Prepare for the worst, while hoping for the best! Here are seven tips for stress-free travel.
“My flight arrived late, my power chair got damaged in transit, it was 2:00 a.m., and the accessible van I rented was in a parking lot a mile away from baggage claim. What was I supposed to do?” recalls Jim, a frustrated business traveler.
Stories like Jim’s are more common than you might think. Business meetings, family vacations, romantic getaways, and global adventures—wheelchair users are traveling more than ever. Through my years of work with a national accessible-van rental company, I’ve learned a lot from customers like Jim, who came to us after a frustrating experience with another rental firm.
Here are a few of the best tips we’ve learned, from our customers and from our franchise owners who use wheelchairs:
(1) Protect your chair.
Airline employees don’t intentionally damage chairs, but it does happen, especially when baggage handlers try to load a 300-pound motorized chair. The biggest threat comes from a broken joystick, recline switch, or puff/sip control. The best defense is to bubble wrap those parts so they are less likely to be broken in transit. Some baggage handlers try to dismantle chairs to make them fit better, so label any areas you do not want touched.
Remember, your chair has to go into an area designed to hold luggage, not wheelchairs, so try to make it as small and as maneuverable as possible. Footrests, for example, can be removed and attached by bungee cords to the seat of the chair. Disconnect the power, and clearly label on the chair that you are using gel-cell batteries. (If you still use wet-cell batteries, be sure to remove them.) Clearly label your chair with your name and cell-phone number in case the handlers have any questions.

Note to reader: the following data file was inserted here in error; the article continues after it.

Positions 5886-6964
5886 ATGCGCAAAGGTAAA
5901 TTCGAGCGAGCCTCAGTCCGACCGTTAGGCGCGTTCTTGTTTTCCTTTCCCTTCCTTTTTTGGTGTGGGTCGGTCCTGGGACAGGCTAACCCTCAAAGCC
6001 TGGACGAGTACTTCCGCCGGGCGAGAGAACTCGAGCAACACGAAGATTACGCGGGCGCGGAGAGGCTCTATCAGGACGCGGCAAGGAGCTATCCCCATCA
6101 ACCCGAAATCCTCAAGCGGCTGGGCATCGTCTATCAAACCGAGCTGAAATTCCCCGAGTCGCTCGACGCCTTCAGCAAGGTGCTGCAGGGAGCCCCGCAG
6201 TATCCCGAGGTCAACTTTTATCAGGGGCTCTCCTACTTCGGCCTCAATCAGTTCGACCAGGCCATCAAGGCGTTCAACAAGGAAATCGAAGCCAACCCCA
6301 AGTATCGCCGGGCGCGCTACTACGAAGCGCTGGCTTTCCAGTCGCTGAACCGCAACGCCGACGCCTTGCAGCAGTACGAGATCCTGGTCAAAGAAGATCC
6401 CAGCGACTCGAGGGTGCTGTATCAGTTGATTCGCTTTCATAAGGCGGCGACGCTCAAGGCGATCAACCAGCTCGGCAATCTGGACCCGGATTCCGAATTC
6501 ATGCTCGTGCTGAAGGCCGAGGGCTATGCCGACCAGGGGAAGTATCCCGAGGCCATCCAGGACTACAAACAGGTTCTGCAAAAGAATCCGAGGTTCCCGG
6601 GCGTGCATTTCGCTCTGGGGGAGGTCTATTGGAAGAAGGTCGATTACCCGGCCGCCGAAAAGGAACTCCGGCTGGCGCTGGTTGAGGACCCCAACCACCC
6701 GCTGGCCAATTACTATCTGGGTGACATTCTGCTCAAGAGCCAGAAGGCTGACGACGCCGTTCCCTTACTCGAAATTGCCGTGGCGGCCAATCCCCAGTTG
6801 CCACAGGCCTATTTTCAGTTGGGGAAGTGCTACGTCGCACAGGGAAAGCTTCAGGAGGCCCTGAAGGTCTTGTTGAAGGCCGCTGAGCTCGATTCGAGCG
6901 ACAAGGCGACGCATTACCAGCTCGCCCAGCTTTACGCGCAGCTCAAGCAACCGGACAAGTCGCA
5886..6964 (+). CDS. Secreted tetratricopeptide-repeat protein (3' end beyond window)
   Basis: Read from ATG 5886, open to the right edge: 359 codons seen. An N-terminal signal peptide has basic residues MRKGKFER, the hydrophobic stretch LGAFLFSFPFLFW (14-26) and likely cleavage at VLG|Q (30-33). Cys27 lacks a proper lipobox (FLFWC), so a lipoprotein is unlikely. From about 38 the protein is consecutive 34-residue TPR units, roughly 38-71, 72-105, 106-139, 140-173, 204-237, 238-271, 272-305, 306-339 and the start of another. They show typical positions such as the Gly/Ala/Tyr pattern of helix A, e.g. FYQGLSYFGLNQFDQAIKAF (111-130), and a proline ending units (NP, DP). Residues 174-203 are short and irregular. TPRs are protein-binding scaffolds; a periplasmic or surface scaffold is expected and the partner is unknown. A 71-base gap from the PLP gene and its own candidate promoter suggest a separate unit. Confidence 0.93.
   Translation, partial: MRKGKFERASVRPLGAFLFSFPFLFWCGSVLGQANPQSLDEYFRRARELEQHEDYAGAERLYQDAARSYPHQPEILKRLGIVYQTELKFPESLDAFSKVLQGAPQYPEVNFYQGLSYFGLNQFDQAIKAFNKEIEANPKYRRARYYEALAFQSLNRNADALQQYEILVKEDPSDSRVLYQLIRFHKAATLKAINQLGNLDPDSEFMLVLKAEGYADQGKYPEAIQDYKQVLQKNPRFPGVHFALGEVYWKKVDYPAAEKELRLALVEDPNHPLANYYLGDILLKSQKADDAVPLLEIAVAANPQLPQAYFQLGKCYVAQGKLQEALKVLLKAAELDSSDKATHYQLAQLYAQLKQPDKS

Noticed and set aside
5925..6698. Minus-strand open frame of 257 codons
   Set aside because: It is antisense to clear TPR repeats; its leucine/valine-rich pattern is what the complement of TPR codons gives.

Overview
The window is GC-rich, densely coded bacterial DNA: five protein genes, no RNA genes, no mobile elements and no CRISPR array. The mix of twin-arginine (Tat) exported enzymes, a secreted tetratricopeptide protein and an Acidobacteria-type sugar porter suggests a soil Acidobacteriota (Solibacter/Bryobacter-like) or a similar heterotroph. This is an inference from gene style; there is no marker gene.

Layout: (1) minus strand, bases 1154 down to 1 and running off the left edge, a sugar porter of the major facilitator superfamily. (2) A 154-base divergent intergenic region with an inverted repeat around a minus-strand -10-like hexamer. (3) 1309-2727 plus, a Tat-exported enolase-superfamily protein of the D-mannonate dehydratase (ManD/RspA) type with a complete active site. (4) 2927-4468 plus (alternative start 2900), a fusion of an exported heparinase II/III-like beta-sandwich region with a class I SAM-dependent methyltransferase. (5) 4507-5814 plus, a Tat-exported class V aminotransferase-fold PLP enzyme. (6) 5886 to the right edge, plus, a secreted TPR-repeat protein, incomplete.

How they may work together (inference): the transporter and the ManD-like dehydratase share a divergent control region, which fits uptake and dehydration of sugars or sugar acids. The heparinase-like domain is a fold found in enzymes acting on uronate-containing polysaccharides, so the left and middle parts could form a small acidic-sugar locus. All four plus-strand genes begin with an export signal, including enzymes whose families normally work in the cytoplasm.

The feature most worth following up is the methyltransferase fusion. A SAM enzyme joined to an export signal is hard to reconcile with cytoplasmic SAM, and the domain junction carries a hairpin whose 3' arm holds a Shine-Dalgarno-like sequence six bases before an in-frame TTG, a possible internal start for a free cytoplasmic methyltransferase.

Take nonstop flights whenever possible, even if it costs a bit more. You’ll avoid more chances for damage to your chair and more hassles for yourself.
Pictured, from top to bottom: An Access Tours group takes in the scenery at Mesa Verde National Park in Colorado, David Lowy tries to hit the jackpot in Las Vegas, Bob and Binky Alonzo relish the Grand Canyon Skywalk experience, and a camper enjoys a Wilderness Inquiry outing.
(2) Take a spare.
Many of our customers travel with a spare manual chair. If yours is damaged, it’s always better to have your own than to use a loaner that may not meet your needs.
(3) Be specific when you book your hotel room.
Then get written confirmation. Say exactly what you need (i.e., a ground-level room with a roll-in shower, a bathroom with grab bars). Try to speak with someone at the hotel rather than at the chain’s call center; you want someone familiar with the details of the accessible rooms.
“Everyone says they’re accessible, but a lot of people don’t even know what that means,” one of our frequent-traveler customers told me. “Whether it’s a hotel, a tourist attraction, or a corporate office, I always ask a lot of questions about the width of doorways, the slope of driveways, the types of bathrooms, lifts, and so on.”